from washington times: House Speaker Nancy Pelosi has directed nearly $100,000 from her political action committee to her husband's real estate and investment firm over the past decade, a practice of paying a spouse with political donations that she supported banning last year. Financial Leasing Services Inc. (FLS), owned by Paul F. Pelosi, has received $99,000 in rent, utilities and accounting fees from the speaker's "PAC to the Future" over the PAC's nine-year history. The payments have quadrupled since Mr. Pelosi took over as treasurer of his wife's committee in 2007, Federal Election Commission records show. FLS is on track to take in $48,000 in payments this year alone - eight times as much as it received annually from 2000 to 2005, when the committee was run by another treasurer. Lawmakers' frequent use of campaign donations to pay relatives emerged as an issue in the 2006 election campaigns, when the Jack Abramoff lobbying scandal gave Democrats fodder to criticize Republicans such as former House Majority Leader Tom DeLay of Texas and Rep. John T. Doolittle of California for putting their wives on their campaign and PAC payrolls for fundraising work.
mccain: 'i always aspire to be a dictator'
from paul joseph watson: During an interview with the Des Moines Register editorial board yesterday, John McCain - presumably making an attempt at humor - said with a completely straight face that he aspired to be a dictator, while decrying the Congressional rejection of the bailout bill. “I just want to make a comment about the obvious issue and that is the failure of Congress to act yesterday. Its just not acceptable,” said McCain. “This is just a not acceptable situation. I’m not saying this is the perfect answer. If I were dictator, which I always aspire to be, I would write it a little bit differently.” McCain has urged the Bush administration to bypass the will of Congress and invoke executive orders to pass the bailout bill, along with a further $1 trillion dollar spend on buying up bad mortgage debt.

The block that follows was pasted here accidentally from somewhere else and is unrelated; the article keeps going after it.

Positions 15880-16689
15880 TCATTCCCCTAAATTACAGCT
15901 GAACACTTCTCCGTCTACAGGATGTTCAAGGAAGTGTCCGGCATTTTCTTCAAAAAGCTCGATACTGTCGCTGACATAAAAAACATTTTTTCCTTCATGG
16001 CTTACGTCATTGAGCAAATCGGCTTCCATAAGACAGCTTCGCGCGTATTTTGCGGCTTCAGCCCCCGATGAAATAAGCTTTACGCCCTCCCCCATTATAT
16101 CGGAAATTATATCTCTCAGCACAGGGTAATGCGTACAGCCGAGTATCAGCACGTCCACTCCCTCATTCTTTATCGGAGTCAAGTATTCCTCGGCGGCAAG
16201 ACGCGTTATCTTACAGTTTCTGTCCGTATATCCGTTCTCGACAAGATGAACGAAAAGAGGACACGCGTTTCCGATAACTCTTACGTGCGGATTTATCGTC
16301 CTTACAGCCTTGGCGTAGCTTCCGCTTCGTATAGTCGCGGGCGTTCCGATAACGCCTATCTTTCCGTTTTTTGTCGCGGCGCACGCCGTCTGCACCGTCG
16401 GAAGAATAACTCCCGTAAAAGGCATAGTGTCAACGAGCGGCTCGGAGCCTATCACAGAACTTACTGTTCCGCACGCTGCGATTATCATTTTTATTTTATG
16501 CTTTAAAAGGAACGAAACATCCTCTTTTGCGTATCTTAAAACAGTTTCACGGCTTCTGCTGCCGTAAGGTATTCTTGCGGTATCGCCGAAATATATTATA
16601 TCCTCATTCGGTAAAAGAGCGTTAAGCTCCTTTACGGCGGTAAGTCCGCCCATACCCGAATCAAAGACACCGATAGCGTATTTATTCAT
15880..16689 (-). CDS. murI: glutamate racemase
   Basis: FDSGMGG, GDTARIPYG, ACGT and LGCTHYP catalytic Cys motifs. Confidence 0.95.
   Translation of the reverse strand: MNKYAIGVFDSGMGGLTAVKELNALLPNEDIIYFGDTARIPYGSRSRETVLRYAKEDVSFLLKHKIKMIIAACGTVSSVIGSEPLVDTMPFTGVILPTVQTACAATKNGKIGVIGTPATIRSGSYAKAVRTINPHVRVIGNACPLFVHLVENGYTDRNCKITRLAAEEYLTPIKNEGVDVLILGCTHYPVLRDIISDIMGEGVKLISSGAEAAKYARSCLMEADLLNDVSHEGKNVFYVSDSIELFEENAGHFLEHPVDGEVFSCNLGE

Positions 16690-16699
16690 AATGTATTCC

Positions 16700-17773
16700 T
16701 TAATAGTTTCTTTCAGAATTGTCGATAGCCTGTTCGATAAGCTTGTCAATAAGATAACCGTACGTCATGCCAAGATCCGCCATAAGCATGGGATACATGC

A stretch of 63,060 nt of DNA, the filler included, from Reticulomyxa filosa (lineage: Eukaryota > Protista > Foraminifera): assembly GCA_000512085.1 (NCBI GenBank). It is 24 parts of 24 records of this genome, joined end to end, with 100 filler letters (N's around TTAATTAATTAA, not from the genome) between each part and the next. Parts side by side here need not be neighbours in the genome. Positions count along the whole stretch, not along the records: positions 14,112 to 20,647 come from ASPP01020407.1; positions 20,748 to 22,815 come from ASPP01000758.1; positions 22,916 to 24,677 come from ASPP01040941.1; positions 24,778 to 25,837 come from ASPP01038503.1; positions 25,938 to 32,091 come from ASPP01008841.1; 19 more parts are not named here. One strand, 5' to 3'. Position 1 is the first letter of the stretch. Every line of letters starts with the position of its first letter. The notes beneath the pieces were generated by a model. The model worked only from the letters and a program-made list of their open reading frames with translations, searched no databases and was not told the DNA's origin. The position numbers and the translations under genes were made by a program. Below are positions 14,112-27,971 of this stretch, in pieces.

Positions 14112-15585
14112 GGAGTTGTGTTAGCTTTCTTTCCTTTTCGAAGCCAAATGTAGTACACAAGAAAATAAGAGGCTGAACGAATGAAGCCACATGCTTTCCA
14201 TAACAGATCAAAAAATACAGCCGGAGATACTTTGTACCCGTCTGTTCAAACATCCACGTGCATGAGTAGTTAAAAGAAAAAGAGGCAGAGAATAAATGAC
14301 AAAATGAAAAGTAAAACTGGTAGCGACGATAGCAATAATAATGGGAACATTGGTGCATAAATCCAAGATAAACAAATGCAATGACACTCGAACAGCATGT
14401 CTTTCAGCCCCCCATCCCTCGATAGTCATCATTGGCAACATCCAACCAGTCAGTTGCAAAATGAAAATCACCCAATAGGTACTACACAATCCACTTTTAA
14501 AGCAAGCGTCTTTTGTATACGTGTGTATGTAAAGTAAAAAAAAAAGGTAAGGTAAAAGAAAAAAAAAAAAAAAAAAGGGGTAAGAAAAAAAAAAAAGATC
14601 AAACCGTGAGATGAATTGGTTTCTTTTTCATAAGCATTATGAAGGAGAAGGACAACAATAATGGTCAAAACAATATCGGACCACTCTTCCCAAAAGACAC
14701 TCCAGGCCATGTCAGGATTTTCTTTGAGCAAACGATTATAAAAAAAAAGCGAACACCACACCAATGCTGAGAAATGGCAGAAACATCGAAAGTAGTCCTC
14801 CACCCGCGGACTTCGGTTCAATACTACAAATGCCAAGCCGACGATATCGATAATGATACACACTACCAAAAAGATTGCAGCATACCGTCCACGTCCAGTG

fbi prevents agents from telling 'truth' about 9/11 on pbs
from cq politics: The FBI has blocked two of its veteran counterterrorism agents from going public with accusations that the CIA deliberately withheld crucial intelligence before the Sept. 11, 2001 attacks. FBI Special Agents Mark Rossini and Douglas Miller have asked for permission to appear in an upcoming public television documentary, scheduled to air in January, on pre-9/11 rivalries between the CIA, FBI and National Security Agency. The program is a spin-off from The Shadow Factory: The Ultra-Secret NSA from 9/11 to the Eavesdropping on America, by acclaimed investigative reporter James Bamford, due out in a matter of days. The FBI denied Rossini and Miller permission to participate in the book or the PBS "NOVA" documentary, which is also being written and produced by Bamford, on grounds that the FBI "doesn't want to stir up old conflicts with the CIA," according to multiple reliable sources. Bamford, contacted by phone, said he could not comment because his publisher has embargoed his new book for release around Oct. 10.